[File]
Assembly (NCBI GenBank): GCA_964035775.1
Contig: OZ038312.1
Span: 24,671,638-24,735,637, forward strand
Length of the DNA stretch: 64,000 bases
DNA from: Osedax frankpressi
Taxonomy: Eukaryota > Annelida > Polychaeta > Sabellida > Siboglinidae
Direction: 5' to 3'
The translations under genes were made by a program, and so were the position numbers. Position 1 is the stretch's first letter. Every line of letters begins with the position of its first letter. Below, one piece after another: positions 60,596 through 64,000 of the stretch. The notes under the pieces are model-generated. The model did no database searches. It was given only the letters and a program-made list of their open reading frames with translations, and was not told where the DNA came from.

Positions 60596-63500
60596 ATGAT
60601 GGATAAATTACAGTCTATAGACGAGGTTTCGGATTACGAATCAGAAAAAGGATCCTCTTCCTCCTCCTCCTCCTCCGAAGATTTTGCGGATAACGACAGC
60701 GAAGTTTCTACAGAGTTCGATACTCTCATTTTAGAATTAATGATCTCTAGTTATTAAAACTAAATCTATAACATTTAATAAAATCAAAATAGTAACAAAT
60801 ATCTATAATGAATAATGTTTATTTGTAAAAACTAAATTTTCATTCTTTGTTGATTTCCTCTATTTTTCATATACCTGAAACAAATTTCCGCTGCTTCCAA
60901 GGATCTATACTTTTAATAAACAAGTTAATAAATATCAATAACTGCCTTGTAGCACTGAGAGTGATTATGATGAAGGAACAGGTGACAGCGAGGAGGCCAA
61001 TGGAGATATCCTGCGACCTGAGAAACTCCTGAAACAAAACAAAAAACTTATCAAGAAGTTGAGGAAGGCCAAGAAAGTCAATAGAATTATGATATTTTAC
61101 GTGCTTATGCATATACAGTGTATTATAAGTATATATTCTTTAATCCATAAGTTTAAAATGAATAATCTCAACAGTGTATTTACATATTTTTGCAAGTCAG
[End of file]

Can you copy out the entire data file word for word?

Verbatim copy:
Assembly (NCBI GenBank): GCA_964035775.1
Contig: OZ038312.1
Span: 24,671,638-24,735,637, forward strand
Length of the DNA stretch: 64,000 bases
DNA from: Osedax frankpressi
Taxonomy: Eukaryota > Annelida > Polychaeta > Sabellida > Siboglinidae
Direction: 5' to 3'
The translations under genes were made by a program, and so were the position numbers. Position 1 is the stretch's first letter. Every line of letters begins with the position of its first letter. Below, one piece after another: positions 60,596 through 64,000 of the stretch. The notes under the pieces are model-generated. The model did no database searches. It was given only the letters and a program-made list of their open reading frames with translations, and was not told where the DNA came from.

Positions 60596-63500
60596 ATGAT
60601 GGATAAATTACAGTCTATAGACGAGGTTTCGGATTACGAATCAGAAAAAGGATCCTCTTCCTCCTCCTCCTCCTCCGAAGATTTTGCGGATAACGACAGC
60701 GAAGTTTCTACAGAGTTCGATACTCTCATTTTAGAATTAATGATCTCTAGTTATTAAAACTAAATCTATAACATTTAATAAAATCAAAATAGTAACAAAT
60801 ATCTATAATGAATAATGTTTATTTGTAAAAACTAAATTTTCATTCTTTGTTGATTTCCTCTATTTTTCATATACCTGAAACAAATTTCCGCTGCTTCCAA
60901 GGATCTATACTTTTAATAAACAAGTTAATAAATATCAATAACTGCCTTGTAGCACTGAGAGTGATTATGATGAAGGAACAGGTGACAGCGAGGAGGCCAA
61001 TGGAGATATCCTGCGACCTGAGAAACTCCTGAAACAAAACAAAAAACTTATCAAGAAGTTGAGGAAGGCCAAGAAAGTCAATAGAATTATGATATTTTAC
61101 GTGCTTATGCATATACAGTGTATTATAAGTATATATTCTTTAATCCATAAGTTTAAAATGAATAATCTCAACAGTGTATTTACATATTTTTGCAAGTCAG